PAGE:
Belfry News August 2019
The Impossible Dream
This is the story of one man's dream, all 479 pages describing the Charitable Foundations at Church Langton Leics., worked out in the minutest detail, the aims, the costings, the staff requirements. This man was the Reverend William Hanbury, Rector of Church Langton from 1750 to 1777. Rev. Hanbury was a keen and knowledgeable horticulturist and established large tree and shrub plantations at nearby Gumley and Tur Langton. His intention was to use the income from this enterprise to fund the Charity which in his First Proposals specified church improvements, for example, a new two manual organ, " as good and large as the room will admit of". and "three new bells to be added to the five to make a peal of eight." However this relatively modest scheme quickly morphed via successive deeds into an enormous project, including, when the income amounted to £10,000, a gigantic cathedral complex, square with sides each 600 feet long plus three towers, "the tallest shall not be less than an hundred yards high" and to contain at least twelve bells.
As an additional fund raiser, Rev. Hanbury proposed to stage the Messiah in St Peters church, all properly done with top class performers directed by Dr Hayes, Professor of Music at Oxford University.There was enormous opposition to this, some from his trustees who "got cold feet" in contemplating that they might be liable for any losses. What about the horses and where would the patrons "park" their carriages, bearing in mind Church Langton is a rural village? Rev. Hanbury overcame all objections, even local inflation-he tells us "prices of fowls, butter etc nearly tripled". With his gardeners dolled up as flunkies ( with white breeches, stockings and blue garters) and forming a guard of honour at the church door, the Messiah went ahead. The date was September 27th 1759 the first time this had been performed in a church. Afterwards the patron gentry repaired to "a booth" to enjoy a "cold collation" with ham pies "more than a yard in diameter" The distinguished guests remained until evening when most, excepting the hard core departed for their homes. The latter moved to the rectory greenhouse for a ball where he tells us "Sir Francis Skipwith entertained us with the Cushion Dance." Just what this was, readers, I will leave to your wildest imaginations. Meanwhile the "common people" were allowed into the booth "where they drank wine and punch in plenty". After all of this he unfortunately had his sums wrong as they just about broke even. Many of his tickets-some 2000 of them issued at 5 shillings each were not sold.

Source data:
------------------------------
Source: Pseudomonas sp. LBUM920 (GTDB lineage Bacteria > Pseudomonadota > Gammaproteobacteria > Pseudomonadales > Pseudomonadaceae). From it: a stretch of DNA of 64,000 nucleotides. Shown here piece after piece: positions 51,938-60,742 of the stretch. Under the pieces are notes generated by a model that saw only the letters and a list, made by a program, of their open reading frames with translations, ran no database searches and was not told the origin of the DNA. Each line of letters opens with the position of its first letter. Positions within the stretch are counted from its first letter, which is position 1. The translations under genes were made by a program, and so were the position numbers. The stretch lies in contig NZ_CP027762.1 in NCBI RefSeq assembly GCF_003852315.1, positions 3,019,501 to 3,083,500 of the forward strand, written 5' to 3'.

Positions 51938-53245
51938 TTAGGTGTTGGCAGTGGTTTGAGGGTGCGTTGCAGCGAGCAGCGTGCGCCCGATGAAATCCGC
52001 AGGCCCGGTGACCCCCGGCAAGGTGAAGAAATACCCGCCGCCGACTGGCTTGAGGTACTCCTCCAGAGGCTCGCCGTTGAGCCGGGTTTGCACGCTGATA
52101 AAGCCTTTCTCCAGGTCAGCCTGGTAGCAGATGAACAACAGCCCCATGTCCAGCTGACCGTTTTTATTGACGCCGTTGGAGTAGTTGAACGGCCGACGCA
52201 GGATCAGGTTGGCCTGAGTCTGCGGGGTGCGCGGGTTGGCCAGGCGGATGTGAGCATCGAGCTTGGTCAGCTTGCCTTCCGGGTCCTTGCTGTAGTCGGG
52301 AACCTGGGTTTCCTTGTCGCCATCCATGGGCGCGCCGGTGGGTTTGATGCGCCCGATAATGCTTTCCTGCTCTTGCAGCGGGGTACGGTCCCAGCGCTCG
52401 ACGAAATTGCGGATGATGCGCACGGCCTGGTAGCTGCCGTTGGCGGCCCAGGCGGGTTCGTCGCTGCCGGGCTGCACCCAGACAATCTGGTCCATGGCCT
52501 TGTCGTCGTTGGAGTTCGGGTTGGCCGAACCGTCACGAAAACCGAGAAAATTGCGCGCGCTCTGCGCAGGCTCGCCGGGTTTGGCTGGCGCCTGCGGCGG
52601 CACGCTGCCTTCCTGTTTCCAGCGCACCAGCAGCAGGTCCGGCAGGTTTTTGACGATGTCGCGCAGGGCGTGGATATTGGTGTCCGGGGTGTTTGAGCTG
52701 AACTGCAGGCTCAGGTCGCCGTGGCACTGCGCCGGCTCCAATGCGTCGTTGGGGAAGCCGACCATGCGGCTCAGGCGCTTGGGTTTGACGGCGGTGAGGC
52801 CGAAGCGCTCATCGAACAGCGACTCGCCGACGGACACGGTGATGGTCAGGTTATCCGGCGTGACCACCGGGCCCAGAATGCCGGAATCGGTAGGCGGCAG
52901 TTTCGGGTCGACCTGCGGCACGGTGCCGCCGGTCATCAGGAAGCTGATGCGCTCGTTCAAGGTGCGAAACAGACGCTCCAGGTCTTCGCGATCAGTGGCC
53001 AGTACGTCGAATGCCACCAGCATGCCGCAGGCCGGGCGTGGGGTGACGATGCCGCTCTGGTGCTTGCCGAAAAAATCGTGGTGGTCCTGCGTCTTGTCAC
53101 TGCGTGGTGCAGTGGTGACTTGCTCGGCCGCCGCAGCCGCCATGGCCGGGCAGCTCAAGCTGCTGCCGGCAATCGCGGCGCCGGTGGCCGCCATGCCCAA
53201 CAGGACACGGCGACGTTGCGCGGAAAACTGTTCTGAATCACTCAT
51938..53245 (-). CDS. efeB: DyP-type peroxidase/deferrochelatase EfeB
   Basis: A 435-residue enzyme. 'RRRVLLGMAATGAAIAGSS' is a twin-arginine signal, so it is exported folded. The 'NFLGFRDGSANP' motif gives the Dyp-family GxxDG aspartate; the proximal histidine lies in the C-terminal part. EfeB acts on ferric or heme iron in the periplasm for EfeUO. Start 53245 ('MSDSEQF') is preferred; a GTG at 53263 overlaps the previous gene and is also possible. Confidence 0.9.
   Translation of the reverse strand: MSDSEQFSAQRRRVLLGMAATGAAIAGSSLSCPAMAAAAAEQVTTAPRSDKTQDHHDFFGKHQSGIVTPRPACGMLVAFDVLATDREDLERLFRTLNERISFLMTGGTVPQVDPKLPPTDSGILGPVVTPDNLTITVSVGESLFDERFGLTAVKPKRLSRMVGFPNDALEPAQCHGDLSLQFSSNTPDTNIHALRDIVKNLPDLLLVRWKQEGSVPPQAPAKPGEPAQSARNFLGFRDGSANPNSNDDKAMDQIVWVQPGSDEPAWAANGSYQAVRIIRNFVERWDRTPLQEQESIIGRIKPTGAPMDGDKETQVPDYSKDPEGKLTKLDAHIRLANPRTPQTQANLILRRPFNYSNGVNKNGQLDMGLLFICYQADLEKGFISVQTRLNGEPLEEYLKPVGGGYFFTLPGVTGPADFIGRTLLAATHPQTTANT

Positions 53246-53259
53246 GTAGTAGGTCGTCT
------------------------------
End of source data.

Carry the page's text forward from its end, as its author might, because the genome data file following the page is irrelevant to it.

As I mentioned, the opposition to all of this was colossal, in particular from two ladies, Mrs Byrd and Mrs Pickering. The three additional bells and the organ (the latter purchased on credit), the former added in 1762 were controversial. These ladies wanted to "take them down" but he prevailed again. With his persistence and tenacity I cannot help being reminded of a film I saw years ago, "The Man of La Mancha" its theme tune and two of its verses;
This is my quest
To follow that star
No matter how hopeless
No matter how far
And I know I'll only be true
To this glorious quest
That my heart will be peaceful and calm
When I'm laid to my rest
Reverend Hanbury followed his quest despite all but was unfortunately laid to his rest in 1777 at the age of 52 years and with his passing the fire went out of the Foundations. He had made an enormous effort, but the income never reached anywhere near £10,000. I'm told he paced the proposed outer walls of the cathedral complex, placing corner stones at its extremities. I like to think they are perhaps still there today in the fields of Church Langton, reminders of what was to be, but never was-"The Impossible Dream". John Bennett.
Post Script: Inspired by our Gedney summer outing on June 22, when we visited Foxton, Church Langton, Illston and Kings Norton. At Church Langton the three new bells were added as proof that Rev.Hanbury was not pocketing the proceeds-he says ; "They said , I had quitted my trustees on purpose that I might put the money into my own pocket" The two manual organ survived until 1936 when it was rebuilt, but his three bells plus the original five remain to this day, some 257 years later and still giving good service. The charity also remains though not on the scale envisaged by Rev. Hanbury in his great dream.